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Retinopathy In Preemies | A Guide To Understanding The Role Of An Optometrist

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If your son or daughter was born at or before 31 weeks of pregnancy, he or she almost undoubtedly needed to spend time in the Neonatal Intensive Care Unit, which is also known as the NICU. Those treatments, while essential for improving your baby's odds of survival, could also put your baby at a higher risk of developing a serious vision problem.  Therefore, if you suspect that your baby's vision is not as it should be, it is a good idea to discuss your concerns with an experienced optometrist or another eye doctor at your earliest opportunity.

Understanding ROP... A Cause Of Vision Loss In Premature Babies

The issue in question is known as Retinopathy of Prematurity, or ROP, and at least 14,000 babies develop it in the United States each year. It is thought to occur most often as the result of frequent oxygen treatments as a young, small baby and manifests as blood vessels in the retina that do not develop as they should. ROP may also occur from the light and steroid treatments that many babies who have been born too early require.

Fortunately, treatments are available and it is thought that just 600 or fewer babies become legally blind annually in the U.S. as the result of ROP. Unfortunately, some optometrists lack the experience necessary to properly diagnose and treat ROP. Therefore, it is crucial to do your research and find the right eye doctor for your baby. He or she will also need to be monitored by their eye doctor after treatment to check for additional retinal issues and to make sure that recovery from ROP is proceeding as expected.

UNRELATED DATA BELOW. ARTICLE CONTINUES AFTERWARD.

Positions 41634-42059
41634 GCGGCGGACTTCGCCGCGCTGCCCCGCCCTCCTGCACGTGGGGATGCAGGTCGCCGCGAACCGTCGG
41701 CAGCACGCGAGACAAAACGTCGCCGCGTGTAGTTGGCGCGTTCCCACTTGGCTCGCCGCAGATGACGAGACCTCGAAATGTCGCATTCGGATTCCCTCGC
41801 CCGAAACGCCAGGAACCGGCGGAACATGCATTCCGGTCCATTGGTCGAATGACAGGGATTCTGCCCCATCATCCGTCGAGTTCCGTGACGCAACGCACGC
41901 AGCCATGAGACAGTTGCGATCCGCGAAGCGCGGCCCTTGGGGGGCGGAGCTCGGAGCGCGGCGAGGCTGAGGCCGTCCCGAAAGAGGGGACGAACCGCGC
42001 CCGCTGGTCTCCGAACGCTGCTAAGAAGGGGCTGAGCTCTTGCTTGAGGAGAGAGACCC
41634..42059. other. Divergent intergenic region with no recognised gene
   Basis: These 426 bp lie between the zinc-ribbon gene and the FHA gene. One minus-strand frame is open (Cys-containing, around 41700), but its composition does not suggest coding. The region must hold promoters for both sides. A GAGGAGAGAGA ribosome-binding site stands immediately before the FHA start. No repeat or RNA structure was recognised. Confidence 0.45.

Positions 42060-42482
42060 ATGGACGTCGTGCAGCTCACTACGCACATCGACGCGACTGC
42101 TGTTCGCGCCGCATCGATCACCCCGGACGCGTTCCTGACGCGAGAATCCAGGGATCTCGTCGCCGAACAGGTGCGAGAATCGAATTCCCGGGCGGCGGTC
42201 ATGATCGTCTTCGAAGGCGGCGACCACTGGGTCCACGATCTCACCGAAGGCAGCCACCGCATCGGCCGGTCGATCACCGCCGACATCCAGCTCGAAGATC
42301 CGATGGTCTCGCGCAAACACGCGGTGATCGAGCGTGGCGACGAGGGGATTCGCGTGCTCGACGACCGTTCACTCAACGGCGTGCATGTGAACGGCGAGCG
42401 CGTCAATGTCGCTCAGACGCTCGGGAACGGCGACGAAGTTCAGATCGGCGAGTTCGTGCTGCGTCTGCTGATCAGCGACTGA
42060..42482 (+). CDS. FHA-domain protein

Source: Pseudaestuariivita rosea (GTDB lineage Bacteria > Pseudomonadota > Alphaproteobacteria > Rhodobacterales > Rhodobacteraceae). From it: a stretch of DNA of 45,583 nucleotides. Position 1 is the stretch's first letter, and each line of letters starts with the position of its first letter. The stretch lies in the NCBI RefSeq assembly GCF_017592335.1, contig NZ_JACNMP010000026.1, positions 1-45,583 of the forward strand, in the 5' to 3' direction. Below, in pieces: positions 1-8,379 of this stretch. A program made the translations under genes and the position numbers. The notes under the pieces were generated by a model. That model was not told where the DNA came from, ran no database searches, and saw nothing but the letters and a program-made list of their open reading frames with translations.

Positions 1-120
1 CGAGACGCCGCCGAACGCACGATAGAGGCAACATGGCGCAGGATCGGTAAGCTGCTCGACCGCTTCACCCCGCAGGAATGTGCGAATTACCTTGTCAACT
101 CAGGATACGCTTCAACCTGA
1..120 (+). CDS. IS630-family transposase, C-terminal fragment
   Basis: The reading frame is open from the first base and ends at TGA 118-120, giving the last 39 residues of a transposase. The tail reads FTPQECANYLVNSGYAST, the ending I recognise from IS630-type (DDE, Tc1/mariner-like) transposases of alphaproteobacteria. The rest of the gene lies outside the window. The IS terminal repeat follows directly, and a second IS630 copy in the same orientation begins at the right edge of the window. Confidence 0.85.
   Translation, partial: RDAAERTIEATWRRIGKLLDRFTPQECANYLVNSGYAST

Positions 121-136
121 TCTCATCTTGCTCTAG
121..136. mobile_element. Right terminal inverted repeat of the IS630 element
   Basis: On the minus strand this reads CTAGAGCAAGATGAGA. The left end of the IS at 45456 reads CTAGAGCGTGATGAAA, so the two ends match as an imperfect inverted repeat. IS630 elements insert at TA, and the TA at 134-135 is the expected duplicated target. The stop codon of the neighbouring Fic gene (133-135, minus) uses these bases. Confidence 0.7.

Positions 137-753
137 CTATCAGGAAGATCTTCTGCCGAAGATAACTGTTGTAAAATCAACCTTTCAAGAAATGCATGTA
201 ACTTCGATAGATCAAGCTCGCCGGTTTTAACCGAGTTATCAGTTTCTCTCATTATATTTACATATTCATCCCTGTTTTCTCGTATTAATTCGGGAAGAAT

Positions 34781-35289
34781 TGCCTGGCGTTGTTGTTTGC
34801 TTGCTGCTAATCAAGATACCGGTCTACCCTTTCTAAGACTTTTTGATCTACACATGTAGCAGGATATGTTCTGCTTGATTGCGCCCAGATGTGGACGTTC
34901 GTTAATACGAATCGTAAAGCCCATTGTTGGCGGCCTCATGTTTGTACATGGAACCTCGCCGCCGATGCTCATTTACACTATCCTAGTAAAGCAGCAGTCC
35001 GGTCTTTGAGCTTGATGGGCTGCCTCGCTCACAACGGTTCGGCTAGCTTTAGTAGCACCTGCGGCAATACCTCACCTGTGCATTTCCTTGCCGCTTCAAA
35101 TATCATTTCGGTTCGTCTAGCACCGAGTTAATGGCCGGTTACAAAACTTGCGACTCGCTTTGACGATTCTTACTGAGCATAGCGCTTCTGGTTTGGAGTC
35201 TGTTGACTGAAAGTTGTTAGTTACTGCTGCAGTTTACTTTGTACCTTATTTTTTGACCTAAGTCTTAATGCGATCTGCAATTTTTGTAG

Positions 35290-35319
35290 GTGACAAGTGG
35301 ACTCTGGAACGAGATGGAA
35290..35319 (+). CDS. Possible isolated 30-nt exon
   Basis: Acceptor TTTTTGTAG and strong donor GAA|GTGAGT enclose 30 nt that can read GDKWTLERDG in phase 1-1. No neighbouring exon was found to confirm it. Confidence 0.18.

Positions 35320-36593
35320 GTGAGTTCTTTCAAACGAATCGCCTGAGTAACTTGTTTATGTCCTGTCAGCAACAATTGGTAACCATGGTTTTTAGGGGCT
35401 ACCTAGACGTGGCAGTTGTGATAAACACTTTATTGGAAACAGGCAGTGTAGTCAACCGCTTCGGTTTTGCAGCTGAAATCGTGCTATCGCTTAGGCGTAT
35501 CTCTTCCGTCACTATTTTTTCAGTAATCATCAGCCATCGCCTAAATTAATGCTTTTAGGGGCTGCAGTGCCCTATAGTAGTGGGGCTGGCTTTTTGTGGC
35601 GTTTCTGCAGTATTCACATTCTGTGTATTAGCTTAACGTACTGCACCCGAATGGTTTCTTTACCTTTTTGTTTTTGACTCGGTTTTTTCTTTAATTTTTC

When Your Baby Can Be Diagnosed With Retinopathy Of Prematurity

Due to the fact that premature babies are the only victims of ROP, preemies will need to be checked for it at a very young age. Specifically, it should be done either when your baby is no older than four weeks OR when his or gestational age would be at 32 weeks. That number is determined by adding the baby's actual age to the duration of pregnancy at which he or she was born.  

The later date should be used when possible, so if your baby arrived at 26 weeks, he or she should be examined at six weeks of age. If your baby arrived at 29 weeks of pregnancy, waiting until their four-week anniversary of life is usually a safe choice, but your eye doctor will make the final determination as to timely testing for ROP. 

Treating ROP

ROP treatment is only recommended in severe cases and includes laser therapy, which burns off the outside of the retina and destroys any blood vessels that might linger there. Another treatment that could be necessary is cryotherapy, which functions in a similar manner, but freezes any unwanted or inappropriate growths that are found over the retina. The worst cases of ROP may be treated with the use of a band that is implanted around the eye with the goal of forcing the retina into a better position or with the surgical removal of fluid around the eye and replacing it with saline.

Cases that are not severe often need only to be watched, since the benefits of surgery do not offset the inherent risks. In that instance, the problem often heals without significant intervention. Patching the affected eye, applying eye drops, and the use of eye glasses may also be hepful at this juncture.       

In conclusion, ROP can rob your premature baby of some or all of their ability to see. As a result, it is very important to make sure that you discuss your baby, his or her health, and your concerns about their vision with an experienced eye doctor as soon as possible.